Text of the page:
Apple has just updated their lineup of iPod Touch this Thursday, trimming down the price of their standalone music players and adding a few features including more color options and (finally) a rear camera to the 16 GB model.
Prior to this update, the 16 GB variant of the iPod Touch was priced at $ 229, didn?t sport a rear camera, and came only in a boring space grey color. But the Cupertino-based megacompany has decided to up the ante and allowed the 16 GB model to be at par with its bigger brothers, the 32 and 64 GB versions. As such, the entry-level 16 GB version is now priced at $ 199 and all three models will now come in six different colors; pink, blue, yellow, space grey, black, and (Product) RED ? which is part of the RED campaign launched by the company to help combat AIDS. These three iPod Touch models are up for sale from Apple?s online store.
Aside from the 16 GB model, the other two variants will also enjoy price cuts. The 32 GB iPod Touch now has a price tag of $ 249 while the 64 GB version is available for $ 299. Before Thursday?s update, they were valued at $ 299 and $ 399 for the 32 GB and 64 GB models, respectively. That?s a major price mark down for the larger variants as consumers are now able to double their iPod storage for a $ 50 increment.
In addition to the 5-megapixel, rear iSight camera to the 16 GB iPod Touch, all three models are furnished with a 4? Retina display, front-facing FaceTime HD camera, an A5 chip processor, and powered by Apple?s iOS 7. The devices will come with a pair of Apple EarPods, which is also available separately for $ 30.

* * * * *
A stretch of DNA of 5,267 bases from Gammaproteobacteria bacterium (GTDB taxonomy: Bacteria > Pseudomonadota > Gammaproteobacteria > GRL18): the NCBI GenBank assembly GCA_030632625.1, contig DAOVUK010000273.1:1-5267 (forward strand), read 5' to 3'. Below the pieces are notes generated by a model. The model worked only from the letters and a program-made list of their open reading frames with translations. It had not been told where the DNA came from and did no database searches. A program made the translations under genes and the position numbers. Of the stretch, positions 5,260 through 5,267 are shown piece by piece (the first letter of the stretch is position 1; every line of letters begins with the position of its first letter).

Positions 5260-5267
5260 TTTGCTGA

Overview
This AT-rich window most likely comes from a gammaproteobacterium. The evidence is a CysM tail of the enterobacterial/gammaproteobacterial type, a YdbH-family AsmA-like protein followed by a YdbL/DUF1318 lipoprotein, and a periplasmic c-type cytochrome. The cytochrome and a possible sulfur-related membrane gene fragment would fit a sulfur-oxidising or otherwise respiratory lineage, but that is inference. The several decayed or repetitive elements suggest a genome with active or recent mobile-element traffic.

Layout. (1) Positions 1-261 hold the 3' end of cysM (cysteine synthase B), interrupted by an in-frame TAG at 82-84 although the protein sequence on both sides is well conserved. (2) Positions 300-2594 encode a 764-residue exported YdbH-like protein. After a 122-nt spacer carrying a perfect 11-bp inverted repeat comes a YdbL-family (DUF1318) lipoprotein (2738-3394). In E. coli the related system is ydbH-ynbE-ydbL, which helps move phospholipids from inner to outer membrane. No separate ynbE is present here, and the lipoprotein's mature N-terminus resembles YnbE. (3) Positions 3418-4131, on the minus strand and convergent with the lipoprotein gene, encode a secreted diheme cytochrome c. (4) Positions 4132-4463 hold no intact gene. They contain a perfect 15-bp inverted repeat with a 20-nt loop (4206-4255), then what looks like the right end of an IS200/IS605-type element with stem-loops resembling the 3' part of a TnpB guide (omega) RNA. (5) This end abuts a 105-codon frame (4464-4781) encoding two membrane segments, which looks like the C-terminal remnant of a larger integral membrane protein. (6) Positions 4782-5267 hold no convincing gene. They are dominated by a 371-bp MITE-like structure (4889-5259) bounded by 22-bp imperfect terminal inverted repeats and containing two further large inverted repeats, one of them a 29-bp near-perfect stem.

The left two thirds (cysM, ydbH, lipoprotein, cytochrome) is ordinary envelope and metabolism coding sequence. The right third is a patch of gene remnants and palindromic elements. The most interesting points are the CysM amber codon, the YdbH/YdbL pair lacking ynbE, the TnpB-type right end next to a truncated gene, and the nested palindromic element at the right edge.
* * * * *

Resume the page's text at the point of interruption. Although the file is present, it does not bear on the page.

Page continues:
The move to cut down the price of their music players is seen as Apple?s strategy to compensate for the declining sales of these once-popular gadgets. According to company data, iPod sales have dropped more than 50% in the last fiscal quarter and only contributed to a fraction of the revenue Apple has gotten from iPhone and iPad sales. Unsurprisingly, the company would try to improve sales performance by updating the lower-end iPod Touch, since costs for raw materials have also plunged due to lower demand.
Apple reported that for the second quarter of the current fiscal year, they have sold roughly 2.7 million units of the iPod resulting to revenue of about $ 461 million. That?s relatively meager compared to the previous performance of the iPod line and the current sales of the iPad and iPhone models. But Apple is aware of this trend as CEO Tim Cook said during the company?s earnings call in January, ?all of us have known for some time that iPod is a declining business.?
Photo Credit: ?Apple.com